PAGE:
President Trump's critics on immigration policy spread a false alarm that the government tookHere's a look at a sampling of rhetoric from the president and his detractors over the past week, and the reality behind the statements:
Children in steel cages photos
TRUMP: "Democrats mistakenly tweet 2014 pictures from Obama's term showing children from the Border in steel cages. They thought it was recent pictures in order to make us look bad, but backfires." — tweet Tuesday.
THE FACTS: He is correct about widespread misrepresentation of the photos on Twitter.
The photos, taken by AP, were from 2014, during the Obama administration, but were presented by liberal activists as if they showed the effects of Trump's immigration policy now. The photos were taken at a center run by the Customs and Border Protection Agency in Nogales, Arizona. One photo shows two unidentified female detainees sleeping in a holding cell. It's not clear that many prominent Democrats spread an Arizona Republic story that used the photos, though some did.
Democrat Antonio Villaraigosa, former Los Angeles mayor now running for governor, tweeted that he was: "Speechless. This is not who we are as a nation." Jon Favreau, ex-speechwriter for Obama, tweeted: "This is happening right now." They and others deleted their tweets when they realized the mistake.
Immigrant children separated from their parents
JIM CARREY: "1500 innocent children ripped from their mothers' arms at our border. Lost in Trump's 'system'. — tweet May 27.
THE FACTS: This didn't happen. Many Trump critics, Carrey among them, misrepresented the fate of nearly— without their parents — and were transferred by U.S. authorities to sponsors in the country.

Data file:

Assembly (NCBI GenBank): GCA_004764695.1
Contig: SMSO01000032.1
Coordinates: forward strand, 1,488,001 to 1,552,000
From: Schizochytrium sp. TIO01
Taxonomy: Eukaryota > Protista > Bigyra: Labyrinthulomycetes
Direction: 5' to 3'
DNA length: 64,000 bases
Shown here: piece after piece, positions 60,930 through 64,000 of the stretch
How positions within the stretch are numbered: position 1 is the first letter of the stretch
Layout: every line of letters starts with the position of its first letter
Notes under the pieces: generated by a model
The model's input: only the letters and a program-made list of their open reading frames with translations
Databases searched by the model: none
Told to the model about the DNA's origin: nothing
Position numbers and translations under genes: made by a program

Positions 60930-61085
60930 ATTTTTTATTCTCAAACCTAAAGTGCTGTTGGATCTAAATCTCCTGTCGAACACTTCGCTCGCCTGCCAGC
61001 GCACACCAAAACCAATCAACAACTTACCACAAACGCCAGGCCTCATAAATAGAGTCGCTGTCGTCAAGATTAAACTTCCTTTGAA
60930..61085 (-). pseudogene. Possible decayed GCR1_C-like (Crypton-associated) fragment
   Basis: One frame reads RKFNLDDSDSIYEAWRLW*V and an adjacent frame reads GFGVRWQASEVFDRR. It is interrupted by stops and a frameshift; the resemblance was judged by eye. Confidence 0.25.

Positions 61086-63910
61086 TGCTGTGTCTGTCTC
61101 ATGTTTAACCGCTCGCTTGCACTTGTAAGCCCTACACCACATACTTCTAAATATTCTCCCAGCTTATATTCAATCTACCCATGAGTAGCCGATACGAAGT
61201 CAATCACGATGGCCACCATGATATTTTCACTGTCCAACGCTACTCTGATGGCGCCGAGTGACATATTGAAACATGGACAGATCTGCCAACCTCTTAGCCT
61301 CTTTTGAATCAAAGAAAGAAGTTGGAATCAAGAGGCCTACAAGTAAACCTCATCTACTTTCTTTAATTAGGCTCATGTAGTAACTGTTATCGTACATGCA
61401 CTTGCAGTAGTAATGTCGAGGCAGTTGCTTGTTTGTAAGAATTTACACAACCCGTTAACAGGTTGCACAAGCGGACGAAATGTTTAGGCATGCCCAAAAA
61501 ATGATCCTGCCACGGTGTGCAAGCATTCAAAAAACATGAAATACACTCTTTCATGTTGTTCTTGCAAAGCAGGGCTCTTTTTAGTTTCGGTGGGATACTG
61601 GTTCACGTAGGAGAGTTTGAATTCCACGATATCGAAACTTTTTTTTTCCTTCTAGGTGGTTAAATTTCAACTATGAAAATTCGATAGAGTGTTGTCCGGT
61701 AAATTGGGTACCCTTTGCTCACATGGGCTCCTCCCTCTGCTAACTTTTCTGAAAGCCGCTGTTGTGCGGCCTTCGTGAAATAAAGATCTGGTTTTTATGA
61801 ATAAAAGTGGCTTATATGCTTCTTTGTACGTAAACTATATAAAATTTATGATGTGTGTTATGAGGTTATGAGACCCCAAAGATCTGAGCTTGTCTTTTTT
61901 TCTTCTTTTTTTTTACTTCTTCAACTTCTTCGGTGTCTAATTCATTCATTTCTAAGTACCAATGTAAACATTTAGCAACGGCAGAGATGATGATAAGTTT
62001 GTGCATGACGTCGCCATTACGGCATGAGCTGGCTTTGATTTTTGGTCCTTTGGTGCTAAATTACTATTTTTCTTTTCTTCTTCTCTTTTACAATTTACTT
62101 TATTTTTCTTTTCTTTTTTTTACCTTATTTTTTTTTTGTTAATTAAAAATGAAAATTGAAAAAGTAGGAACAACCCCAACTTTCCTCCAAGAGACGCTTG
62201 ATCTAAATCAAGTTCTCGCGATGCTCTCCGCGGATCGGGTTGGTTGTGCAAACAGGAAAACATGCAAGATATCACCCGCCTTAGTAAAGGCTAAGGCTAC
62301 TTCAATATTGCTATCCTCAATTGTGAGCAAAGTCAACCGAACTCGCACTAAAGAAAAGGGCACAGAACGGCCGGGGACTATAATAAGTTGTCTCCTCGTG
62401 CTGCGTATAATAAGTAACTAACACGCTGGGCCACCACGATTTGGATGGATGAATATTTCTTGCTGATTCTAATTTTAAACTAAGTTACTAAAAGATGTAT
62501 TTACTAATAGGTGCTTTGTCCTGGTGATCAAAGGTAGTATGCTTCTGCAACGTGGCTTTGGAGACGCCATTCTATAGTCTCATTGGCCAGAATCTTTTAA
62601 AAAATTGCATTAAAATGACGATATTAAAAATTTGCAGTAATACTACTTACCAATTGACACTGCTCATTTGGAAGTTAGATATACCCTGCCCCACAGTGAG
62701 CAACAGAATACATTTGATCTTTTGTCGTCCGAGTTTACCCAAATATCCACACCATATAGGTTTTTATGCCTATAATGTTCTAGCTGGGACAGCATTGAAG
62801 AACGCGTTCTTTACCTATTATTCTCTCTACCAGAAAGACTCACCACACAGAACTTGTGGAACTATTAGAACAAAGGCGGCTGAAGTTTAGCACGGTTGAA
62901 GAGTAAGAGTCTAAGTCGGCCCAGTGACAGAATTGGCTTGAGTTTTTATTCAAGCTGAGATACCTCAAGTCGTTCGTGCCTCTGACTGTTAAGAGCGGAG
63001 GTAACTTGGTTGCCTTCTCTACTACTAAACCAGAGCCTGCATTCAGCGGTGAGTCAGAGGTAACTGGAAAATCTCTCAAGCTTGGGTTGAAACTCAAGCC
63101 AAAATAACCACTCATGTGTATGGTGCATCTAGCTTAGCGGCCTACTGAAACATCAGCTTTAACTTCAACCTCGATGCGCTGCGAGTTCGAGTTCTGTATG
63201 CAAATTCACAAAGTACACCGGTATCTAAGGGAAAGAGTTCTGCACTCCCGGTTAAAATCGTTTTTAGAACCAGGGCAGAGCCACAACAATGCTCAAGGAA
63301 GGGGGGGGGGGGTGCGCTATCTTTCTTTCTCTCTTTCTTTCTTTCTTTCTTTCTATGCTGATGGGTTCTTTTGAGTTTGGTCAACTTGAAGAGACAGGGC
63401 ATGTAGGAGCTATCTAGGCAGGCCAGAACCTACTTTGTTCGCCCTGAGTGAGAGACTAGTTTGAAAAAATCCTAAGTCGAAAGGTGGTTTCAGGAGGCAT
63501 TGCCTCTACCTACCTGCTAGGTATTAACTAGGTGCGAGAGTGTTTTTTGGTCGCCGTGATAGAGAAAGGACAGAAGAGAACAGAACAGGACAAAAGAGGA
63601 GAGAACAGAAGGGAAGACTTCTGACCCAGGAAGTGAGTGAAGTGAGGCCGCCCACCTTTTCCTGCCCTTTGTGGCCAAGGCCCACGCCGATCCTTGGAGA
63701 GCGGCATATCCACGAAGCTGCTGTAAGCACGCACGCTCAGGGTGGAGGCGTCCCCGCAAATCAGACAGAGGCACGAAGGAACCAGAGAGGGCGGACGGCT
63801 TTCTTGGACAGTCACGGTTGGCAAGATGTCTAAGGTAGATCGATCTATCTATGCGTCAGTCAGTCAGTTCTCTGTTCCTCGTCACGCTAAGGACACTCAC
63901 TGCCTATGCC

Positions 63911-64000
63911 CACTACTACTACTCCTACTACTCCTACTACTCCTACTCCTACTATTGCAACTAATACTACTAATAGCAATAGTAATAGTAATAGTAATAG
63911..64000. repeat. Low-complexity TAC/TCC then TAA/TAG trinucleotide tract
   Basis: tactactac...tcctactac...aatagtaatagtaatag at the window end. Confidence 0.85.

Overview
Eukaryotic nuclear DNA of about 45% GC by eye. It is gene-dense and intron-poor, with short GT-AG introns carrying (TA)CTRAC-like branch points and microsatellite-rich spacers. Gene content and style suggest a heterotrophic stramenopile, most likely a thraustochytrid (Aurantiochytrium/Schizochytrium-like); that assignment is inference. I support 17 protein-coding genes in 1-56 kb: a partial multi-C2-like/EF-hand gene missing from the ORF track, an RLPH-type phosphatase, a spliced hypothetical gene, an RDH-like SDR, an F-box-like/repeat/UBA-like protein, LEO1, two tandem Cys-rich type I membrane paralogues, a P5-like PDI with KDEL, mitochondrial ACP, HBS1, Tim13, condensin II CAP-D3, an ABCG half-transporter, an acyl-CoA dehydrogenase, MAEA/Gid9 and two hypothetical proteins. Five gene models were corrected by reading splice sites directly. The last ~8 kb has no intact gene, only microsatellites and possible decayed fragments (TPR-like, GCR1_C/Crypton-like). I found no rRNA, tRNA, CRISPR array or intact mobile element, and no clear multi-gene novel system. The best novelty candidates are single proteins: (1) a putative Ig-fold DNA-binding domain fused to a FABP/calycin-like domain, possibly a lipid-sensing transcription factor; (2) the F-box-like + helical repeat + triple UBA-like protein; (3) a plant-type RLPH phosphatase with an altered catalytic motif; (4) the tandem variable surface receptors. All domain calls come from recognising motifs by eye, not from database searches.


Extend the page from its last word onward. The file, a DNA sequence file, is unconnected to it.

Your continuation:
The Health and Human Services Department followed up with such children by calling their households to check on them late last year, getting information on the whereabouts of most, officials said. But they could not account for 1,475 of them, in part because many sponsors didn't respond to the calls.
On that basis, Trump critics are calling the children "lost." But in that round of calls, the Trump administration actually had a slightly better rate of confirming such children's circumstances than the Obama administration did in 2016, according to an inspector general's report — 86 percent versus 85 percent.
The episode with the unaccompanied children and the 2014 photos distracted from what is actually happening. Under a Trump policy to enforce criminal charges against people crossing the border illegally with few or no previous offenses, separation of parents from children is bound to become more common, and that trend may have started.
A Customs and Border Protection official told lawmakers that 658 children had been separated from their parents at the border from May 6 to May 19, after border agents began referring every illegal entry to criminal prosecutors. This is in addition to hundreds more who were estimated to have been removed from their parents at the border since October.